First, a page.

Feel like I have to leave my job

(7 Posts)
TeaPleaseTa Sat 30-Jan-16 22:23:47

I have namechanged but please if anyone recognises me don't say anything on here.

I work for the NHS and over the past couple of years colleagues have left due to the pressure and either not been replaced or been replaced by more inexperienced people who need training on the job. This has meant more work for those of us still here (eg my list has more than doubled), plus we have had to train everyone up withing our usual work hours...I am aware that working life changes and everyone is feeling the pressure at the moment, especially in the public sector.

Basically about 6 years ago I had clinical depression, had to be off work and on tablets and get counselling. Before Christmas I got very ill physically and my stress levels went throught the roof and I ended up sobbing in a heap on the floor and the GP put me back on anti-depressants.

Work has since got worse rather than better. Another colleague has left the team and management want to alter my contract to include tasks I never signed-up for, as frankly they need someone to do it.

There is no leeway, no time and if I was well, it might be a challenge but I feel like I'm spinning plates and getting nothing done well. I tell myself everyday I won't cry at work and I get home angry that they made me cry again. I am so tired and weak and not myself. Today Saturday I slept til lunchtime thanks to my DH and three hours later fell asleep again. So it's eating into my time off.

I want to just leave but we need my income. I don't feel well enough to sell myself at an interview and start a new job all systems firing, excited and keen. I want to crawl under the duvet and never go back. My GP would sign me off as she is already concerned about me but I can't have more sick-leave on my record. Something is going to snap and indeed colleagues have noticed I am struggling to maintain professionalism in meetings as I am so ground down and sad and tired.

I am tempted to tell DH, who lives by 'we all go out to work til we retire, that's life' that I am just going to quit, sleep for a month then do some volunteer work while I find a job. But he already thinks I'm lazy and doesn't really get how my brain affects my energy levels.

I will stop the essay now. Sorry for rambling.

MrsBigD Sun 31-Jan-16 03:39:24

TeaPleaseTa, your situation sounds horrible! I was in a similar situation re workload and stress, but at least my employer recognised the problem - I was getting rather ratty and frantic etc and then got seriously ill to the tone of always fatigued, inability to eat, drastic weight loss etc. They got me a side kick and coaching to learn resilience. Though working for the NHS that's probably never going to happen...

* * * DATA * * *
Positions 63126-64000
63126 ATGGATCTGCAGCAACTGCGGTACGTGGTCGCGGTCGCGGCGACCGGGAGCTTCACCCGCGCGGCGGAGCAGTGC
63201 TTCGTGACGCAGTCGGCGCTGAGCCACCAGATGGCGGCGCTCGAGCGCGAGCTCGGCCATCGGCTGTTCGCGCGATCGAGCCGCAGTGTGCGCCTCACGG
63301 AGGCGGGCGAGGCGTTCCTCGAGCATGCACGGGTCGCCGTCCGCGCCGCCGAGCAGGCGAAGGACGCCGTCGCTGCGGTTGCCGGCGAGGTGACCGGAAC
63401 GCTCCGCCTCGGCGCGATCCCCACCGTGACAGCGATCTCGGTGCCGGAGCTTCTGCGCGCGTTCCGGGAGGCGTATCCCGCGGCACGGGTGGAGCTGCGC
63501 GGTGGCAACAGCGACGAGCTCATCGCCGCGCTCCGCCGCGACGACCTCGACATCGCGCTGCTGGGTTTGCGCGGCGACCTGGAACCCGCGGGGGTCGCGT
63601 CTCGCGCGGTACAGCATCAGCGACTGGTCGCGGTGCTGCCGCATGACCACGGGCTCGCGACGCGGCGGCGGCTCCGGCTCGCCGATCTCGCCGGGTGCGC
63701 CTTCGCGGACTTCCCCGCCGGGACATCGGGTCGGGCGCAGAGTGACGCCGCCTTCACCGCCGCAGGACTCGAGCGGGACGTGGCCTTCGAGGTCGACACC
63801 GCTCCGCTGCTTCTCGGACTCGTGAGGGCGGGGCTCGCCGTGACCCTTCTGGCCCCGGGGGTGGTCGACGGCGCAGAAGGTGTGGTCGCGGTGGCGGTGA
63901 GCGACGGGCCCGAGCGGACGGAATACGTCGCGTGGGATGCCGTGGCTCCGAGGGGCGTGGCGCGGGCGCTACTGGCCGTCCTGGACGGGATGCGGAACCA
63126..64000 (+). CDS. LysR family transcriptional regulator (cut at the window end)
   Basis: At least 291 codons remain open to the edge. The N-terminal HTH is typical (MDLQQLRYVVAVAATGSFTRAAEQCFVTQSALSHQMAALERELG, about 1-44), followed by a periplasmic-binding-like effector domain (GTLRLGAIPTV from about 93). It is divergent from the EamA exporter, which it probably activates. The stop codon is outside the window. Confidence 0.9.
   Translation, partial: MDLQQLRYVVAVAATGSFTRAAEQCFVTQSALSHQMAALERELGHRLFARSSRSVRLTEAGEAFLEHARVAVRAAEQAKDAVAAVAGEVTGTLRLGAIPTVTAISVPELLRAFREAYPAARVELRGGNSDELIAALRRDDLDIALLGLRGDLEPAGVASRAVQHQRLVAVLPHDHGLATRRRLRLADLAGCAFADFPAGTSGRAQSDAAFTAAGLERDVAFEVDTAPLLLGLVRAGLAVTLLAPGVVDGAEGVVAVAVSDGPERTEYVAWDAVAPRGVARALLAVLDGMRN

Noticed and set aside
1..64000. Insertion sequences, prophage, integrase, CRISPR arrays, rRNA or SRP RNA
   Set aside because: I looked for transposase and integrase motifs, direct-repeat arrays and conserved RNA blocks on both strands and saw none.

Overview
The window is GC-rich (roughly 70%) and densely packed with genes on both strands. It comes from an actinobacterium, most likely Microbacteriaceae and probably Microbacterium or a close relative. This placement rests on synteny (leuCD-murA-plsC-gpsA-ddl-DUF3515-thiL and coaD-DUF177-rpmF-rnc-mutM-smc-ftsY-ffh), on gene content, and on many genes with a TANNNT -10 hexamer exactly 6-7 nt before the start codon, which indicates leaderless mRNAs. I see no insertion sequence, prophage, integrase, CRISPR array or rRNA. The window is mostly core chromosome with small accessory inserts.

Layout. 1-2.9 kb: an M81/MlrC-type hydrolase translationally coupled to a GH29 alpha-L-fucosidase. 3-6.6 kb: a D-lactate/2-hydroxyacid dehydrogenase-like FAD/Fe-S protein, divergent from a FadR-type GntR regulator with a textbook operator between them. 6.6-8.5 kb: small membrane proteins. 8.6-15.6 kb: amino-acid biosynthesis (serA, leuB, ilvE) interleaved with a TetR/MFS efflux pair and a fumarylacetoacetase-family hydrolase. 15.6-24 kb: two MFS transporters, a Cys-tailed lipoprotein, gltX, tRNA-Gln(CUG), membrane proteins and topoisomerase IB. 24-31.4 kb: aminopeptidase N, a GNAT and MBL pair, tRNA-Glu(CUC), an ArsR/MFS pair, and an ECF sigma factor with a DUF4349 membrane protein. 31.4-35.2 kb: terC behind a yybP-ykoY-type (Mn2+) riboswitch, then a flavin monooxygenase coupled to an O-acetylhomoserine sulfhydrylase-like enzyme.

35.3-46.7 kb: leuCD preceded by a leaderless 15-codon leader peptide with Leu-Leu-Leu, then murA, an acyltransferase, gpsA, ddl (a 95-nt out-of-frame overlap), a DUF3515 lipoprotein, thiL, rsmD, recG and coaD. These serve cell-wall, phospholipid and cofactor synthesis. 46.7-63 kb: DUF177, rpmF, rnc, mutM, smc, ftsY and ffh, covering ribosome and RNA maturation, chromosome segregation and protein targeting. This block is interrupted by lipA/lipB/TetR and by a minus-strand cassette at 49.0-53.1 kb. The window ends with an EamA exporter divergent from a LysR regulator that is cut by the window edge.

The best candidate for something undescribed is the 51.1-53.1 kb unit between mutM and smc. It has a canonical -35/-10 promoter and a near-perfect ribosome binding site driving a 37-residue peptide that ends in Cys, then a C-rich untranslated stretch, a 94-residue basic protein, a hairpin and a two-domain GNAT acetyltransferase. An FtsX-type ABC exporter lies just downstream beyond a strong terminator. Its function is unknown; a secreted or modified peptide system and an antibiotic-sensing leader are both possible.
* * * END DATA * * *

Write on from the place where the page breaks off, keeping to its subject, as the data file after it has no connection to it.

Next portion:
And your husband thinks you're lazy??? Maybe he should try working in a hostile environment for a while to see how tired he gets? Men...

Aridane Sun 31-Jan-16 04:07:49

My GP would sign me off as she is already concerned about me but I can't have more sick-leave on my record. Something is going to snap and indeed colleagues have noticed I am struggling to maintain professionalism in meetings as I am so ground down and sad and tired.

To be honest, OP, you cannot continue - partly for your own health and sanity but also because you're not coping at work and your colleagues are picking up on this.

As an immediate step, get yourself signed off work to catch up on sleep and catch your breath.

DesertOrDessert Sun 31-Jan-16 05:48:40

You mention you can't have any more sick leave on your record, but it sounds like you can't keep going. As a first step, get signed off. Try and stop the downwards spiral work seem to have out you in. After a break is the time to think about major decisions, not when your as near to breaking point as you sound at the moment.
If you left, how easy is it to find work in your field? Is a job likely to come up before any savings run out? Also, consider what you would say to "reasons for leaving last job".
flowers

TeaPleaseTa Sun 31-Jan-16 13:27:57

I desperately want to take time, feel better then consider their proposal but it was shown to me on Friday and they want to know before Wednesday (this is so they can present the new job description to a meeting as the ongoing role for people on my salary). I would like to speak to the Union and HR and can't think when am going to fit it in.

DH has read through the old and new job descriptions today and pointed out lots of woolly areas which need clarifying. But overall he's of the opinion that times change and they're being pressured from above to justify my salary so I have to accept it.

It's a niche role which is why I'm the only person this affects. I can't think straight about little things atm, never mind big things like this.

Being signed-off would also affect other areas of life that I can't go into here, not dripfeeding, just need to stay anonymous. The GP would have to put it on a form, basically, and I need that form to look good. So my head says go off work but I just can't.

P1nkP0ppy Sun 31-Jan-16 13:38:12

Op, you have to take time off before you completely implode- I ended up literally unable to function at all when I was in a similar situation. My brain just wouldn't function at all.
DH was little help (similar attitude as yours), he doesn't 'do' stress.
I had to have 5 months off, and then took a lower pay role.
I learnt my lesson the hard way, please don't do this too.

thatsthewayitgoes Sun 31-Jan-16 13:48:52

I left the NHS for very similar reasons 18 months ago and have never looked back. I now do a mixture of working privately which I find much more rewarding, and helping my husband run his business. When work starts to affect your health it's time to get out. The NHS isn't going to get better. Put yourself first X

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